During the 1880s, it became increasingly clear that group rivalries were counterproductive to the goal of votes for women.[19] Conversations about a merger between the AWSA and NWSA began in 1886.[24] After several years of negotiations, the organizations officially joined in 1890 to form the National American Woman Suffrage Association (NAWSA).[25] The leaders of this new organization included Elizabeth Cady Stanton, Susan B. Anthony, Carrie Chapman Catt, Frances Willard, Mary Church Terrell, Matilda Joslyn Gage and Anna Howard Shaw. Stanton served in a largely ceremonial capacity as the NAWSA's first president while Anthony was its leading force in practice. The suffrage movement distanced itself from labor groups and kept its focus on the more affluent levels of society.

The first three volumes of the six-volume History of Woman Suffrage were written by the leaders of the NWSA prior to the merger. It included a 107-page chapter on the history of the AWSA, the NWSA's bitter rival, but provided much more information about the NWSA itself that was written from its own point of view. This unbalanced portrayal of the movement influenced scholarly research in this field for many years. Not until about the middle of the 20th century did the AWSA begin to receive adequate scholarly attention.[26]

See also



  1. ^ "American Woman Suffrage Association". Encyclopedia Britannica. Retrieved 13 November 2019.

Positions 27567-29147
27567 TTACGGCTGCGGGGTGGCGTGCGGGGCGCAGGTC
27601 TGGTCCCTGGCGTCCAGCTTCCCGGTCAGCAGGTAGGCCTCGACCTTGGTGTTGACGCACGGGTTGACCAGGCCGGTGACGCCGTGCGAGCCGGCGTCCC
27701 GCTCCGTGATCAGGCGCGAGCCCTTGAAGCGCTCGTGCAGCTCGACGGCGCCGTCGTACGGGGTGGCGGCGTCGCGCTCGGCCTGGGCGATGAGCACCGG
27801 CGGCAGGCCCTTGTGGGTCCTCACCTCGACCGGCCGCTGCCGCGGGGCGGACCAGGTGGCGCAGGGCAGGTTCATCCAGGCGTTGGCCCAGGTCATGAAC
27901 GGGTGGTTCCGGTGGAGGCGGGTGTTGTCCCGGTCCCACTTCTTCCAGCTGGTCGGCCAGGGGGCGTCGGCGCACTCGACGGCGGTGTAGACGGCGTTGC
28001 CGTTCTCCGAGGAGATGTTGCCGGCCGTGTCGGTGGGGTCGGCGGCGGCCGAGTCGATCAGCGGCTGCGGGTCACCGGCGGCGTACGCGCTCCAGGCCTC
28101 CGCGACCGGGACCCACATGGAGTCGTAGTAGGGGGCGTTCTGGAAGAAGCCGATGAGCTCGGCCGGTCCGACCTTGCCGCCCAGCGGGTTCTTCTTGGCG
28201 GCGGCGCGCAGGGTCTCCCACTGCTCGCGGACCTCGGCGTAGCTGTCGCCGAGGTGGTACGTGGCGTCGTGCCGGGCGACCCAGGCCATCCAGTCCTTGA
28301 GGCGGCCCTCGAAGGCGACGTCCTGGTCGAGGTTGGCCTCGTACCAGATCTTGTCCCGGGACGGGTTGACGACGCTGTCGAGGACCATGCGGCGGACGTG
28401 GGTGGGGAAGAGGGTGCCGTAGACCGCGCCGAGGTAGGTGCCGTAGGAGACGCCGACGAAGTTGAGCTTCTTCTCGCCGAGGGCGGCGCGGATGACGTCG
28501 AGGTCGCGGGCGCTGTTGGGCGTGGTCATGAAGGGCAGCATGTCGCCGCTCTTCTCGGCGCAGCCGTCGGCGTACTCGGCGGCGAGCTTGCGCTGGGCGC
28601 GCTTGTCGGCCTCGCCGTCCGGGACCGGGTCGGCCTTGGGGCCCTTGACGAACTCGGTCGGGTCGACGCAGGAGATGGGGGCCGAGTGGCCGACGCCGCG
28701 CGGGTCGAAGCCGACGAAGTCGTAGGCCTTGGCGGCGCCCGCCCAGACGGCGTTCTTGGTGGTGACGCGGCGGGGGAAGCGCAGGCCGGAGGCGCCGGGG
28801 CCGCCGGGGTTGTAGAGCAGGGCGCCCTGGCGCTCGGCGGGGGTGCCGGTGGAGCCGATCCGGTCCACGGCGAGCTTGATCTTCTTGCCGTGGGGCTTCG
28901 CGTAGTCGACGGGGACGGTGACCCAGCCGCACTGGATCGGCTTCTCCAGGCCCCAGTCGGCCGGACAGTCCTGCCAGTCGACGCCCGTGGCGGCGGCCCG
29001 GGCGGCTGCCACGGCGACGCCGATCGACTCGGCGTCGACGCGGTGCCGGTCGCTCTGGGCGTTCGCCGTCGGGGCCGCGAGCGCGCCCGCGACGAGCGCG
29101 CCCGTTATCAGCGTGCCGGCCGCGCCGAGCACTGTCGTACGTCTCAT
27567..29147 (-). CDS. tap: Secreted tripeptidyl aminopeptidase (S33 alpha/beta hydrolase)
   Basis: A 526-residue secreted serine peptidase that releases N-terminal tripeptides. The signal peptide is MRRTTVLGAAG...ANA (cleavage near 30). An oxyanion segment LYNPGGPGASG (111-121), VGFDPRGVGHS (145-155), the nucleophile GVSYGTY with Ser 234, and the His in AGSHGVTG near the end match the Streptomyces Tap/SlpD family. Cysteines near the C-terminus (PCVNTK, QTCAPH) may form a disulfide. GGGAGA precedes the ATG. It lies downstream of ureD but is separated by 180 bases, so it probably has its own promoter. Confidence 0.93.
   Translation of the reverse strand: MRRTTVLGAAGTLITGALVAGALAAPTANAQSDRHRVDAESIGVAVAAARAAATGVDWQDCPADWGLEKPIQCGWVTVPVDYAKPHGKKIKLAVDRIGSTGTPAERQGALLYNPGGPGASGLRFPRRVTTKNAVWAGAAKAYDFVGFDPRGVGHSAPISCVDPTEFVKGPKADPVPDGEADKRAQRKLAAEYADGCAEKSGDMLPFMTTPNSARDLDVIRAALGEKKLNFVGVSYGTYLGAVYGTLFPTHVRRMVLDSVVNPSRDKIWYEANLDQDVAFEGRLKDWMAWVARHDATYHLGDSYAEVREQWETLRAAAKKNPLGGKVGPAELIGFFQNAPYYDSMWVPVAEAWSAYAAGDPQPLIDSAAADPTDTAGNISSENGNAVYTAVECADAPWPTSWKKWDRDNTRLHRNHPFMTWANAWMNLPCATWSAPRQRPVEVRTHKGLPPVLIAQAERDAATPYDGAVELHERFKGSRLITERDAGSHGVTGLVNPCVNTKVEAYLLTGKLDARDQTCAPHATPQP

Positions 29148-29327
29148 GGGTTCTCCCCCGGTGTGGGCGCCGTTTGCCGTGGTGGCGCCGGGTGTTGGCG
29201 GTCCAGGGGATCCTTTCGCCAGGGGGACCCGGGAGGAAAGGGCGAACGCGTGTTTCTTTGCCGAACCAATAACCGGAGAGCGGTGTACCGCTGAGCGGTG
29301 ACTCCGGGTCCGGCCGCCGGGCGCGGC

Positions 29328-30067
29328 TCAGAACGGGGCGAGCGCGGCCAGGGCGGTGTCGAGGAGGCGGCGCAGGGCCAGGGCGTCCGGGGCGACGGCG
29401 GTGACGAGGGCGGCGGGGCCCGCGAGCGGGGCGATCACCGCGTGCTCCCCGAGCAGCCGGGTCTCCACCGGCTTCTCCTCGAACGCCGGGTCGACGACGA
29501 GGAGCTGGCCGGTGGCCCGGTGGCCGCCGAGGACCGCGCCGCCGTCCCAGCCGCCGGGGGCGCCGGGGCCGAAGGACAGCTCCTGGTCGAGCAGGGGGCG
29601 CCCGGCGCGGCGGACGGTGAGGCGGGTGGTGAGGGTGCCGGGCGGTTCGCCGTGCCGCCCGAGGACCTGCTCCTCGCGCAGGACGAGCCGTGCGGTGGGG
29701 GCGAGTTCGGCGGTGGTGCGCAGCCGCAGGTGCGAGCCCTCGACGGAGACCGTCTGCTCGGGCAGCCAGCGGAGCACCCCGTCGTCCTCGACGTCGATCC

2. ^ "American Woman Suffrage Association". History of U.S. Woman's Suffrage. Retrieved 13 November 2019.
  3. ^ a b c d e f Banaszak, Lee Ann (1996). Why Movements Succeed and Fail. Princeton, NJ: Princeton University Press. pp. 6–8.The exclusion of women from voting was so unchallenged in the nineteenth century that it was not necessary to have a law prohibiting this participation.
  4. ^ DuBois, Ellen (1975). "The Radicalism of the Woman Suffrage Movement: Notes toward the Reconstruction of Nineteenth-Century Feminism". Feminist Studies. 3 (1/2): 63–71. doi:10.2307/3518956. hdl:2027/spo.0499697.0003.107. ISSN 0046-3663. JSTOR 3518956.
  5. ^ DuBois (1878), p. 189
  6. ^ "American Woman Suffrage Association (AWSA), History of Woman Suffrage, Volume 2, Chapter XXVI, pp. 756–758
  7. ^ DuBois, Ellen Carol (1978). Feminism and Suffrage: The Emergence of an Independent Women's Movement in America, 1848-1869. Ithaca, NY: Cornell University Press. pp. 164, 195–196. ISBN 0-8014-8641-6.